Novak Djokovic, Kyle Edmund and Roger Federer part of a packed schedule at Miami Open

Novak Djokovic begins his title defence against Britain's Kyle Edmund
Novak Djokovic faces Britain's Kyle Edmund and Roger Federer also starts his title challenge on Friday's packed schedule at the Miami Open.
Djokovic, the defending champion, will take on Edmund in the second round, with the match scheduled to take place at midnight, live on Sky Sports.
The 21-year-old secured his first ever match against the world No 1 after a battling three-set win over Jiri Vesely in the first round.
Edmund has shown he can handle the big stage while playing in the Davis Cup
Edmund has shown he can handle the big stage while playing in the Davis Cup
Djokovic retained his trophy at Indian Wells last week, defeating Milos Raonic in straight sets, and has won four of the last five tournaments in Miami.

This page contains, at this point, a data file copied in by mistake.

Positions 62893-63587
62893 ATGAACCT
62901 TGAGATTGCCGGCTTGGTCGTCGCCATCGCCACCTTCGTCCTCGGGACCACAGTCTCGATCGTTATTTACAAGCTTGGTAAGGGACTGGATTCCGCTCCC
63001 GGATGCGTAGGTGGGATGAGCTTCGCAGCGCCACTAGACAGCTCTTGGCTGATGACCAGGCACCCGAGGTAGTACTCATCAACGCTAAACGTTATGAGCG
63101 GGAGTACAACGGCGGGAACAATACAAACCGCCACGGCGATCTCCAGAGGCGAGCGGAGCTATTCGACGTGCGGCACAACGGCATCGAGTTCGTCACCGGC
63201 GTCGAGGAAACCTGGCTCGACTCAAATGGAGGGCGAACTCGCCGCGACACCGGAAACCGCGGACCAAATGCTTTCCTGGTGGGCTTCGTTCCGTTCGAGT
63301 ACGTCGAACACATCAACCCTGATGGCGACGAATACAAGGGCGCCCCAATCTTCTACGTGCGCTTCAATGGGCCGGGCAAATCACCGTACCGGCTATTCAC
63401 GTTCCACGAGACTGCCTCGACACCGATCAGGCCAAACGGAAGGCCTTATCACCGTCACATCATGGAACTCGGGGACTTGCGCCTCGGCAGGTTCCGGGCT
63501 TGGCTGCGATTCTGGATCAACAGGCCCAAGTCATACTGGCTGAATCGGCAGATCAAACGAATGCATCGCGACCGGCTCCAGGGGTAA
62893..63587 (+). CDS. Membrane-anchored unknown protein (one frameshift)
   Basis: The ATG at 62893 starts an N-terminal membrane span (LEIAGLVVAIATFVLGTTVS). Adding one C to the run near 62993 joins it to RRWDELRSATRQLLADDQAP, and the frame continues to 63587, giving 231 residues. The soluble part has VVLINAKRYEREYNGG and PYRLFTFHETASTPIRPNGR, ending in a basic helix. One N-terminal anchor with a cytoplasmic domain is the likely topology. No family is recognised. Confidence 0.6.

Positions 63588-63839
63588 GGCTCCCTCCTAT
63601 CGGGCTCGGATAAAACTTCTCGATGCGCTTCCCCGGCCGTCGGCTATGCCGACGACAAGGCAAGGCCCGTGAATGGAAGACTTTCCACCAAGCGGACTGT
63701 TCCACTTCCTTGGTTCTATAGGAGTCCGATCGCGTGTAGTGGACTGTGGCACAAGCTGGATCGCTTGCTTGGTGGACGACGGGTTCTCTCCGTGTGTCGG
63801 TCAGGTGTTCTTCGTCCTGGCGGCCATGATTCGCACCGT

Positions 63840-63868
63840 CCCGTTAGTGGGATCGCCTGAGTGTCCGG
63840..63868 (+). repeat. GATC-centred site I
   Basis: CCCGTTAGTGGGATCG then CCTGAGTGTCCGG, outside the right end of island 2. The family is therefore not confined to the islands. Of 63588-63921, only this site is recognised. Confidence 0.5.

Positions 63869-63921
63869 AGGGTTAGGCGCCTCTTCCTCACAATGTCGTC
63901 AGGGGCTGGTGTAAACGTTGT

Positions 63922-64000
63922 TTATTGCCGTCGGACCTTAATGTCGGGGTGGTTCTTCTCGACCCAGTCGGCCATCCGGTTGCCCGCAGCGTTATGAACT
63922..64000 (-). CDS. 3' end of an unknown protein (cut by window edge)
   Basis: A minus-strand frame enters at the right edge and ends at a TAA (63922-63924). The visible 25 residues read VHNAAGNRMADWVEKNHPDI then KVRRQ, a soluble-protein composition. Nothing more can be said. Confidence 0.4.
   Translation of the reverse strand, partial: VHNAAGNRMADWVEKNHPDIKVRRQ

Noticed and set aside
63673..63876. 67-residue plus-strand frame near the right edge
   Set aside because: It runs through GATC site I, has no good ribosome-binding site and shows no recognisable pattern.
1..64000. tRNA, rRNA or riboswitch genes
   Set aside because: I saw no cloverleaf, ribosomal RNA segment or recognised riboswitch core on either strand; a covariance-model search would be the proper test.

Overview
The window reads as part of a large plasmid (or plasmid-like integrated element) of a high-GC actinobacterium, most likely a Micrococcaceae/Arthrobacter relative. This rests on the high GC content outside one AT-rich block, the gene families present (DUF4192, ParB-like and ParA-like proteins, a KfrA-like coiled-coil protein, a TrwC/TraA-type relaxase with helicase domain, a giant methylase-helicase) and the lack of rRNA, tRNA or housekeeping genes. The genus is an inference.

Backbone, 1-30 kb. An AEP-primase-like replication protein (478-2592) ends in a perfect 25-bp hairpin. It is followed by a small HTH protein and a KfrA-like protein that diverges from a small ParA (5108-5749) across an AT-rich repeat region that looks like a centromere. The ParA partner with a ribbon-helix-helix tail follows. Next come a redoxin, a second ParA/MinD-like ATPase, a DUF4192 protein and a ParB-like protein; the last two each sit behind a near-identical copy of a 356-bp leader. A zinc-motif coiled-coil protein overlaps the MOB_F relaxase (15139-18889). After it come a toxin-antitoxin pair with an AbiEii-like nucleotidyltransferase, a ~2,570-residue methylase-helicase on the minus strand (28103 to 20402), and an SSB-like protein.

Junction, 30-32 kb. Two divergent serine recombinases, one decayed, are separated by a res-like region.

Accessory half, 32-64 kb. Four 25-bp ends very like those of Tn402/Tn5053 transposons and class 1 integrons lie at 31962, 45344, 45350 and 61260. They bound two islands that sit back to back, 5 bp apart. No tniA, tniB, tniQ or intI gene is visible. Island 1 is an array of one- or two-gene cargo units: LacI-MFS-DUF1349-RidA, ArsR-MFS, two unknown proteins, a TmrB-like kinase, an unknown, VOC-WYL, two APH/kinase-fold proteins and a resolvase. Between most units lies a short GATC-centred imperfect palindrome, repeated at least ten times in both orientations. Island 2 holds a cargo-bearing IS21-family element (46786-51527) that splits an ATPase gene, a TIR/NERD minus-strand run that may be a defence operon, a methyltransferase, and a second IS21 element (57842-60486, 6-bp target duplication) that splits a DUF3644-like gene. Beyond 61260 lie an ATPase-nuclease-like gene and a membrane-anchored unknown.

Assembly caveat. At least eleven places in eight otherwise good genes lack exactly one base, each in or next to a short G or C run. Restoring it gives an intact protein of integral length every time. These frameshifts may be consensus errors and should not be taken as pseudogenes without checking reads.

But Edmund has performed creditably on the big stage before as he extended world No 15 David Goffin to five sets in a battling singles defeat in last year's Davis Cup final. 

Tough comeback for Fed

Roger Federer is fit again after undergoing knee surgery

Roger Federer is fit again after undergoing knee surgery

Federer will make his comeback from a knee injury when he plays a tricky opening match against Juan Martin Del Potro.
The Swiss was forced to undergo surgery after injuring himself while preparing a bath for his daughters, but has quickly returned to fitness.